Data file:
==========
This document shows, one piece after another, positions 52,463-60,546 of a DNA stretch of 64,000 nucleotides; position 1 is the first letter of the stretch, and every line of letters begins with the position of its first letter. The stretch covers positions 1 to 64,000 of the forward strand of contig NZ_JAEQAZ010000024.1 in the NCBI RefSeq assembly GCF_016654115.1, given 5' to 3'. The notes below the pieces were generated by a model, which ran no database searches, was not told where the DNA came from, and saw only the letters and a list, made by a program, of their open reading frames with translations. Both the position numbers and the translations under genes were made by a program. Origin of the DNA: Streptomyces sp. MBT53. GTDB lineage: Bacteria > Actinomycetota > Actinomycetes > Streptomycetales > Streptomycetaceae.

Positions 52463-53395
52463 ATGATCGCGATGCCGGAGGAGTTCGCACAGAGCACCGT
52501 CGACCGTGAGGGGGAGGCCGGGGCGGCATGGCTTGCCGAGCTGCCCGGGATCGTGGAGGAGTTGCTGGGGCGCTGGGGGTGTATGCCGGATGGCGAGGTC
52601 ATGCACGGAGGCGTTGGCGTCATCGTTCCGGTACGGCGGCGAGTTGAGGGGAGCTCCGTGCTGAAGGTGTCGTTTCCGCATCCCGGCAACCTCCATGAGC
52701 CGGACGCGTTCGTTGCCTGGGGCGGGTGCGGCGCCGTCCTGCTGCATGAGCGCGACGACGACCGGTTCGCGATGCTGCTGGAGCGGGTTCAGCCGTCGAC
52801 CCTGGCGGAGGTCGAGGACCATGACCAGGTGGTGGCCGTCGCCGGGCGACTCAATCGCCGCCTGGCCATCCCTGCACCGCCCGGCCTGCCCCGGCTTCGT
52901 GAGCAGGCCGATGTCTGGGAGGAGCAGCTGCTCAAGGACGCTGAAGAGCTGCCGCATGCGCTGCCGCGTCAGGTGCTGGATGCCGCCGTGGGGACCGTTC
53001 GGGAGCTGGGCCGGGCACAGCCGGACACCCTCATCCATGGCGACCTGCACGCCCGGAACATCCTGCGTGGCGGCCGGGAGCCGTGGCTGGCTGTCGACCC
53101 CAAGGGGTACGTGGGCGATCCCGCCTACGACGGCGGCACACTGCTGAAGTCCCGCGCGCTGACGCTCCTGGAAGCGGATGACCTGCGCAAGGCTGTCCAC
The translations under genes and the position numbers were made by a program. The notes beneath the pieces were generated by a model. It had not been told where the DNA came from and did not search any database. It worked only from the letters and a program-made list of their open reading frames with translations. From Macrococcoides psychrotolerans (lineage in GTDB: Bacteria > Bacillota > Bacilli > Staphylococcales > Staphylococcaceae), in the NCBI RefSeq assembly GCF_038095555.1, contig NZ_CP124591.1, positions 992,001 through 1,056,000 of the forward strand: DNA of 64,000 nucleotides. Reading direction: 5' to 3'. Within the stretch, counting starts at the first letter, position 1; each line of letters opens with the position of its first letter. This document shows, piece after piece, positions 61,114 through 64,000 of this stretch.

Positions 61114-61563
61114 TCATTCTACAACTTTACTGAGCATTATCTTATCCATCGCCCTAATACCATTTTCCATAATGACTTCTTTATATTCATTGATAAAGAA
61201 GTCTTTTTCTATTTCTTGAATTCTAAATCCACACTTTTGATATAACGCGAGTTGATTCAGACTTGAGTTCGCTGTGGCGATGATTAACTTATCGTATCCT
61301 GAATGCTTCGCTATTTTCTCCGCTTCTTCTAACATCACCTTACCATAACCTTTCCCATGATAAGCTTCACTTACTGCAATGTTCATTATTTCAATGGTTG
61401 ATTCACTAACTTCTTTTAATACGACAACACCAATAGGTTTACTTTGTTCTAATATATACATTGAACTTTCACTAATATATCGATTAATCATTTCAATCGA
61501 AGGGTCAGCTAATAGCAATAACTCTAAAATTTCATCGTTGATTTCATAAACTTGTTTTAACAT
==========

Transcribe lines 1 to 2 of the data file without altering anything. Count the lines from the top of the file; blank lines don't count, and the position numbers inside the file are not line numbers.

This document shows, one piece after another, positions 52,463-60,546 of a DNA stretch of 64,000 nucleotides; position 1 is the first letter of the stretch, and every line of letters begins with the position of its first letter. The stretch covers positions 1 to 64,000 of the forward strand of contig NZ_JAEQAZ010000024.1 in the NCBI RefSeq assembly GCF_016654115.1, given 5' to 3'. The notes below the pieces were generated by a model, which ran no database searches, was not told where the DNA came from, and saw only the letters and a list, made by a program, of their open reading frames with translations. Both the position numbers and the translations under genes were made by a program. Origin of the DNA: Streptomyces sp. MBT53. GTDB lineage: Bacteria > Actinomycetota > Actinomycetes > Streptomycetales > Streptomycetaceae.

Positions 52463-53395